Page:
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Eric Lascelles, Chief Economist, RBC Global Asset Management, sits down with David Richardson to discuss his outlook for the global economy and delve into the complicated workings of the ongoing trade relationship between the two biggest economies, the United States and China.


Welcome to Personally Invested. I'm your host Dave Richardson. Today, we check in for our regular update from Eric Lascelles, the chief economist at RBC Global Asset Management. Eric's recently written a piece on protectionism, and we will focus on that at the end of the broadcast after we take a scan around the world taking a look at the global economy and particularly, what is happening in the United-States right now with interest rates dropping and the impact that that has on Canada and the rest of the world. As always with Eric, it is a fast-paced, energetic and interesting discussion about the global economy and again, his great paper on protectionism. We will post the links for you. Enjoy Eric.

Eric, welcome to Personally Invested again. We had planned to have you on every quarter, but the glamorous life of the chief economist has made it very difficult and of course, the glamorous life of the podcast host has made it difficult for us to connect for our last quarter. So, we are six months out from your last visit. First of all, how are things going?

Just fine, yeah, still a skeleton crew, but pumping out the research. We think we are on top of what is happening in the markets and the economy. So yeah, we are still alive.

And we just got the summer global investment outlook. Of course, you are a key part of that at Global Asset Management, and we are going to get to your new thought piece, your paper on protectionism, which is just fantastic. And we will talk about that at the tail end. But from where your thoughts were, if you can recall from six months ago, what do you think are the key things that are happening in the global economy that investors need to think about right now?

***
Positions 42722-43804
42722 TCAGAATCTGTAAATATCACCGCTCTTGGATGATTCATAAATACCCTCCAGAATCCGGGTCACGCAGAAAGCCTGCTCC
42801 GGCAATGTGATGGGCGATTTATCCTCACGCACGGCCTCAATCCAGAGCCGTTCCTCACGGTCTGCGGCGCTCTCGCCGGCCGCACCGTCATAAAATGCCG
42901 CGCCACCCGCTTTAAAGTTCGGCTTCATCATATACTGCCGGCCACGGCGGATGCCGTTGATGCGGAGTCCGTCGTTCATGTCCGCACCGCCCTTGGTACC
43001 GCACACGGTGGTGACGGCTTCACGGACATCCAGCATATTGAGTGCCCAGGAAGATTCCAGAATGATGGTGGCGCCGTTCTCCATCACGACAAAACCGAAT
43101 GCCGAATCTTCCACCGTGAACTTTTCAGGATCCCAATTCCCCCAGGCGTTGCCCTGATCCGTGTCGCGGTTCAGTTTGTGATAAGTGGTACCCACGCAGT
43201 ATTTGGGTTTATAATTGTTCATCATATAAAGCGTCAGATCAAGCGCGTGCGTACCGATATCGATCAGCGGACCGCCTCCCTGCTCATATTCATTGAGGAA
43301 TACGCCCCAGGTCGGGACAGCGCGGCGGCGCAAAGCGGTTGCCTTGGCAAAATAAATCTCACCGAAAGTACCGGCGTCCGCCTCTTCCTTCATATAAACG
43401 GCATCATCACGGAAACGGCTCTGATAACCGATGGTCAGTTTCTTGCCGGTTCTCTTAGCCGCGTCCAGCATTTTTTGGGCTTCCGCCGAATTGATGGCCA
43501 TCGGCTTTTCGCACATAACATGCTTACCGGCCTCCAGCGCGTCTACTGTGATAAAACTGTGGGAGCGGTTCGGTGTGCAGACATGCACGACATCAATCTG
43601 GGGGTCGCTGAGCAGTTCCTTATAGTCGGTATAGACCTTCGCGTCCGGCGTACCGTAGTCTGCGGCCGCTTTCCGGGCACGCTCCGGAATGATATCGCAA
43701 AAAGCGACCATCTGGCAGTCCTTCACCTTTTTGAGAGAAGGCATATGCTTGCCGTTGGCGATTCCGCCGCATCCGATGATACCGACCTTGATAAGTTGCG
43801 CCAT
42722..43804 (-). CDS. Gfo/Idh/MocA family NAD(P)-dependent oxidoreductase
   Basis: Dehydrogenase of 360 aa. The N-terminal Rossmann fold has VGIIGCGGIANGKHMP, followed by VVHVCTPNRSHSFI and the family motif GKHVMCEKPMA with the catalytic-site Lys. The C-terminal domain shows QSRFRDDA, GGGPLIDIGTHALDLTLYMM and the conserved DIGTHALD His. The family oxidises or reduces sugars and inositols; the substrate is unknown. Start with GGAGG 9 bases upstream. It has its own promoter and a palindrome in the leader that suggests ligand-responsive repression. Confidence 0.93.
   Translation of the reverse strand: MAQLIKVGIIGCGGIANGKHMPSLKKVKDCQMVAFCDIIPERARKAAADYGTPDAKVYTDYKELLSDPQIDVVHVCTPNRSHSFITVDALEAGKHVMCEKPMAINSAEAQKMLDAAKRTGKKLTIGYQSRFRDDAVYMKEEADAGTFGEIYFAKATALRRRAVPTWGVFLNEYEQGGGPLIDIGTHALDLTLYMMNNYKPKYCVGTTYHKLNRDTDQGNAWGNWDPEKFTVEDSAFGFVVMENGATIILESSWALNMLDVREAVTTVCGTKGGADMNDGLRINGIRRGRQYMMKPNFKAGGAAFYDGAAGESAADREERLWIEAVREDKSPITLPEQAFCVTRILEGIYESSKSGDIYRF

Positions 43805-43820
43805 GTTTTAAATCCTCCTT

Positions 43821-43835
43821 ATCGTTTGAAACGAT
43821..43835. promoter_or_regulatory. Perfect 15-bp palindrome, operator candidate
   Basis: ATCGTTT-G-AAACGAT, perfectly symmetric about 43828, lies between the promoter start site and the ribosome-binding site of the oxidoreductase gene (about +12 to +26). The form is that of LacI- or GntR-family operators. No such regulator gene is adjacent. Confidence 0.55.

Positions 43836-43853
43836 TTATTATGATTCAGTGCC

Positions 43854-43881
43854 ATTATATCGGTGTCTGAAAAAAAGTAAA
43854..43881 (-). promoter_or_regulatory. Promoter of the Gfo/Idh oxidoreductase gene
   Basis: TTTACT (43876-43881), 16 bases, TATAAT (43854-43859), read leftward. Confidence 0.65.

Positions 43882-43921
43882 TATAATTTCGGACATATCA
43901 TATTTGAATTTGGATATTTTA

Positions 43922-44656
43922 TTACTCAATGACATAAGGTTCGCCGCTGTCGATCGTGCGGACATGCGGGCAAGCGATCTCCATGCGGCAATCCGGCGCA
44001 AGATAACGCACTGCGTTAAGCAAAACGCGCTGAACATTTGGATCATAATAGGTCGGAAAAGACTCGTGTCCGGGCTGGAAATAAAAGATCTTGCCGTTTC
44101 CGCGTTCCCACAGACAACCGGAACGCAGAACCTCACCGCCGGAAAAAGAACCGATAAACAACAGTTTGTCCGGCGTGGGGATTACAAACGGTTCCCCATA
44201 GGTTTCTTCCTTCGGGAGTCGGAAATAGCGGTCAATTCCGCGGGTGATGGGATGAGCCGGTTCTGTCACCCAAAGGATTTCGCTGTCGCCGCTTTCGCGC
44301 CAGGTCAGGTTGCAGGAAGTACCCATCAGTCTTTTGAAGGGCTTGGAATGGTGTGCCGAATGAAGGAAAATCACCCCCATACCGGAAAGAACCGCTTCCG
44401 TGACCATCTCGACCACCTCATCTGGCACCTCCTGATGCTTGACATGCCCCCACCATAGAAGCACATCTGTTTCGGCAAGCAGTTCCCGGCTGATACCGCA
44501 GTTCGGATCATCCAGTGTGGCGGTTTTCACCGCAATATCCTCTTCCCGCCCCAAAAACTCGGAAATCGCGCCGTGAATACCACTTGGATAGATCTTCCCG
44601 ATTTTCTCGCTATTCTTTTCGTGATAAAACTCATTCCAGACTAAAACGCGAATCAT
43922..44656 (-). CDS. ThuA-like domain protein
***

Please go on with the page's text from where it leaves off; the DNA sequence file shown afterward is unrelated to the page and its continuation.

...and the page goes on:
Right, well gosh, well six months ago there were a lot of head winds in place weren't there? And so, markets were pretty nervous, and protectionism was actively mounting, and growth was slowing quite considerably and so it was a little bit of a scary place to operate. Don't let me pretend we are in perfect tranquility right now, but let's acknowledge at a minimum that central banks have come to the rescue, it would seem. And, so hopefully, we can talk a little bit about that, but the US Federal Reserve, the European central bank some others having pivoted away from tightening toward easing, greatly pleasing markets, perhaps helping to stabilize growth over time. So that is a big shift, I think. The protectionism story is hardly fully resolved, and that is something we will talk about in detail a little bit later, but we have reached perhaps a form of stasis there. We are not seeing active deteriorations, which seemed to be happening there for a while, particularly with regard to the US and China, and maybe that leaves then as an initial highlight the growth story. And so, let's acknowledge global growth has continued to slow over the last six months. That hasn't stopped. However, I do want to emphasize that perhaps we are all a little bit misguided and focusing almost exclusively on these manufacturing leading indicators. They are important. They do tell us things about more than just their own sector. I don't want to trivialize them in that sense, but it is interesting that when we look at some of the service sector metrics out there, they are holding together better anyhow, not perfectly, but better. And when we look at some of the consumer spending metrics and that sort of thing, actually, they are looking pretty good. And so, as much as we do need to acknowledge that manufacturing is in decline for the moment and that does spill over in all sorts of directions. There are some parts of the economy out there that are still chugging along as well.